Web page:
A creativity centre and home of the Okanagan School of the Arts, the Shatford Centre has a history of almost 100 years with a wealth of history, legacies and visionaries.
The building was almost lost. A citizens’ campaign to save the building from demolition and refurbish it for civic uses was successful.
The 30,000 square foot Shatford building, with classrooms, studios and a recital hall that seats up to 300 people, has been renamed The Shatford Centre operates as a conference centre and events facility, and houses the Okanagan School of the Arts.
The Shatford Centre was originally named the Senator Shatford School after the recently deceased former Member of the Legislative Assembly in British Columbia and later Senator Lytton Shatford.
Completed in 1921, it is one of Penticton’s most important heritage facilities. The late-Victorian eclectic Senator Shatford School is a two storey brick building on a raised basement, located on 2 acres on the Penticton Secondary School Campus. The school is fronted by a fieldstone wall and a row of mature maple trees, both of which date from around 1915.
Established in 1960 as the Okanagan Summer School of the Arts, through George Gay, Eva Cleland, Edith Sharp and other arts and culture pioneers in the South Okanagan region, is one of the longest running schools of its type in Canada. In June of 2011 the Okanagan School of the Arts moved into the building and began its programming and administration of the building. A wide variety of performing and visual arts courses for students of all ages and stages are offered year round in many disciplines and houses periodic visual art exhibitions.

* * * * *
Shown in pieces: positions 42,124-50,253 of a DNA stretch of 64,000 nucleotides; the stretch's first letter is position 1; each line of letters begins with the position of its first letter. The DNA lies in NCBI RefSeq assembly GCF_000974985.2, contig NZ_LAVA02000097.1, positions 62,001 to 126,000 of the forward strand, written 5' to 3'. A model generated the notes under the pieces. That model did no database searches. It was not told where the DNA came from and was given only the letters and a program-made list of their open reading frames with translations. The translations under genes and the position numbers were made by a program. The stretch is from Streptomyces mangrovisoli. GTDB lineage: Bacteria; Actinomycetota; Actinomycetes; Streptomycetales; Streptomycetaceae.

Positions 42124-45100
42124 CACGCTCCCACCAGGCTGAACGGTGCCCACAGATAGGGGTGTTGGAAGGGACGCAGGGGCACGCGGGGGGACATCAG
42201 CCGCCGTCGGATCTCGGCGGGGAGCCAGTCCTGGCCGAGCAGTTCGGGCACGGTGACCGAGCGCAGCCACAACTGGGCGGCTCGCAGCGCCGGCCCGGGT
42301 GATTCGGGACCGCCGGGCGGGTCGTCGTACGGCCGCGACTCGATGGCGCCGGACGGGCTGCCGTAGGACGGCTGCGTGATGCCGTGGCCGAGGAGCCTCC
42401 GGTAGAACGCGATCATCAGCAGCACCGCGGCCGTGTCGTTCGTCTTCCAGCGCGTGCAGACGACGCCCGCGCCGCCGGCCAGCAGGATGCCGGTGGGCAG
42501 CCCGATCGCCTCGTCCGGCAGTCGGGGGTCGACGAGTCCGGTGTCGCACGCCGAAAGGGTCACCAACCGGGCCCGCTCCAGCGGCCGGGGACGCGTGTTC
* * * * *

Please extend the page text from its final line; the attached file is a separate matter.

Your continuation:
Greyback Construction won the Thompson-Okanagan Commercial Building Award for Renovation and Restoration in 2012. This award recognized the work accomplished in Phase 1, which allowed the neglected and vacant Shatford building to open to the public once again.